9; In a facing or roofing member as in claim 6, the further improvement whereinsaidcellular polymeric material is a polyurethane foam. I

l0. In a facing or roofing member as in claim 9, the further improvement wherein said polyurethane foam is a rigid polyurethane foam.

1 1. In a building structure comprising: a plurality of panels-of channel configuration having a central web and first and second sidewalls projecting outwardly from the opposing edges of said web, said panels being secured to 'a frame of. the building to form a roof or facing, the improvement wherein: each of said panel sidewalls has a groove of channel configuration extending along its free edge with the groove in said first sidewall extending inwardly toward said second sidewall and with the groove of said second sidewall extending inwardly toward said first sidewall, each of said grooves comprising.

. a groove web with a first leg being integral with said groove web and having a free edge and a second leg forming an integral. shoulder between said groove web and one of said first and second panel sidewalls, said first leg having a substantially convex shape, said second leg having a substantially. S-shaped cross section extending initially convexly from said panel sidewall;

said panels being secured to said building frame by an anchoring clip comprising:

a first portion having at least one aperture therein, said first portion being secured to said building frame; I

a second portion connected to said first portion comprising at least two tab portions with at least one of said tab portions having an S-shaped shoulder pro jecting in a first direction and with at least one other of said tab portions having an S-shaped shoulder projecting in a direction substantially opprojects;

each of said tab portions having a blade portion integral with said S shaped shoulder with each of said blade portions projecting in substantially the same direction;

said blade portions being nested in the groove portions of adjacent panels with said S shaped shoulders of said tab portions substantially mating with the S shaped leg of said sidewall grooves; and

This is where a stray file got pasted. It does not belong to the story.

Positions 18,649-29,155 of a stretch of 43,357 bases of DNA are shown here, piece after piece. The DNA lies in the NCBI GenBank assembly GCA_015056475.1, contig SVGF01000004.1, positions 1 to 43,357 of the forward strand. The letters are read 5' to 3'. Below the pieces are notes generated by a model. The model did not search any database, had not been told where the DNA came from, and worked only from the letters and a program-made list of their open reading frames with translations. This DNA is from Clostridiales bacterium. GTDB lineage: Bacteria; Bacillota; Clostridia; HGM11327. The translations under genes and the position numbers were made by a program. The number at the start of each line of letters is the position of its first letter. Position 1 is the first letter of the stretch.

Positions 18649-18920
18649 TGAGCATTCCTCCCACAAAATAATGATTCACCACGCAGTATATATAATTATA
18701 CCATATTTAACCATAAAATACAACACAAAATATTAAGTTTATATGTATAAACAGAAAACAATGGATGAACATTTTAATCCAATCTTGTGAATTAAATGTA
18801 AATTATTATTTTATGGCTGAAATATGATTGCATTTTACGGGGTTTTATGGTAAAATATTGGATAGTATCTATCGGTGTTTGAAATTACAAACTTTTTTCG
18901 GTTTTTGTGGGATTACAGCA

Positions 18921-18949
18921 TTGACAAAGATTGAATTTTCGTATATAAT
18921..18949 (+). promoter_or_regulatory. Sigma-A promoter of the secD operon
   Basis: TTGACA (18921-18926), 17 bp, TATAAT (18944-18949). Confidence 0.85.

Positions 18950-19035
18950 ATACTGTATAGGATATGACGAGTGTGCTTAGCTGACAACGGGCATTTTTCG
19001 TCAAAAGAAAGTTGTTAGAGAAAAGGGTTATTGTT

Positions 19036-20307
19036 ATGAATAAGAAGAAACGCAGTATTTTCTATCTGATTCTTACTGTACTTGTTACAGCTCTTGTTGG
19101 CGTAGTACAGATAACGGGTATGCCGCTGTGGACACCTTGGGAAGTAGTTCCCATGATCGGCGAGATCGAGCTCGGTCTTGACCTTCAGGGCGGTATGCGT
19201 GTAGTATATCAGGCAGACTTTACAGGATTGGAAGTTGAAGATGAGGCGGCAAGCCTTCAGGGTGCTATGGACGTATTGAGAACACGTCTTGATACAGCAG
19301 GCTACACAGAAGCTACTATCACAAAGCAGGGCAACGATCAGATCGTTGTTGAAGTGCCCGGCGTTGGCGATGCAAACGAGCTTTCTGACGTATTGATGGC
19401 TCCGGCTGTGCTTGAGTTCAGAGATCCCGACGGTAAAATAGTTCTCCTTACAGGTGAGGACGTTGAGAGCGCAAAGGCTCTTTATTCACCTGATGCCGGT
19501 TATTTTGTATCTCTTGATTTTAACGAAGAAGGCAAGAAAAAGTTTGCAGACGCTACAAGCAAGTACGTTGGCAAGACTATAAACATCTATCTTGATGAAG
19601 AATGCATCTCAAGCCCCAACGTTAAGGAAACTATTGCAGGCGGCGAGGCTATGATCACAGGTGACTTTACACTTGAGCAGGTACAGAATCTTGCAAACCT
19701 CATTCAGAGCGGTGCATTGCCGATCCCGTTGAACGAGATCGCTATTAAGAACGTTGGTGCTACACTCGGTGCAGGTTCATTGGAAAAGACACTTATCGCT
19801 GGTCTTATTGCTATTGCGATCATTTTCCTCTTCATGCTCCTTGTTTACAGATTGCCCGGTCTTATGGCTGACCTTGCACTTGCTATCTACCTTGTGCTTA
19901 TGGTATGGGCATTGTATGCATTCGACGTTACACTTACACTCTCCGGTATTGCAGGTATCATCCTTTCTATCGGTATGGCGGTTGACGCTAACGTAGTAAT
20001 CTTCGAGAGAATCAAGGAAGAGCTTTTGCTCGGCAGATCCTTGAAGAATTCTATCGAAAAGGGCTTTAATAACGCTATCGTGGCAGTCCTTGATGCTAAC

a closure cap securing adjacent panels together about their sidewall grooves, said closure cap having integral S-shaped shoulders which substantially mate with the S-shaped legs of said sidewall grooves of said adjacent panels.

12. In a building structure as in claim 11, the further improvement wherein a sealing strip is interposed between said closure cap and said grooves of said panel sidewalls.

13. In a building structure as in claim 11, the further improvement wherein the webs of each of said sidewall grooves have at least one anti-capillary slot extending coextensively with said grooves.

14. In a building structure as in claim 13, the further improvement wherein said panels are made of aluminum or aluminum alloys.

15. .In a building structure as in claim .14, the further improvement wherein said first and second legs are smoothly curved.

16. In a building structure as in claim 14, the further improvement whereinsaid first portion and said second portion of said anchoring clips are integrally connected.

17. In a building structure as in claim 14, the further improvement wherein said first portion of said anchoring clip is separated from said second portion by an insert having a thermal conductivity different from that of said first and second portion, said first portion and said second portion being secured to said insert.

18. In a building structure as in claim 14, the further improvement wherein the web sections of said panels are backed by'a cellular-polymeric material. 1

19. In a building structure as in claim 18, the further improvement wherein said cellular polymeric material is a polyurethane foam. j

20. In a building structure as in claim 18, the further improvement wherein ,a facing sheet is secured to said backing materiaL- 21. In a building structure as in claim 20, the further improvement whereina sealing strip is secured to said facing sheet, said sealing strip being adapted to engage a similar sealing strip of an adjacent panel so as to provide a substantially water and air tight seal.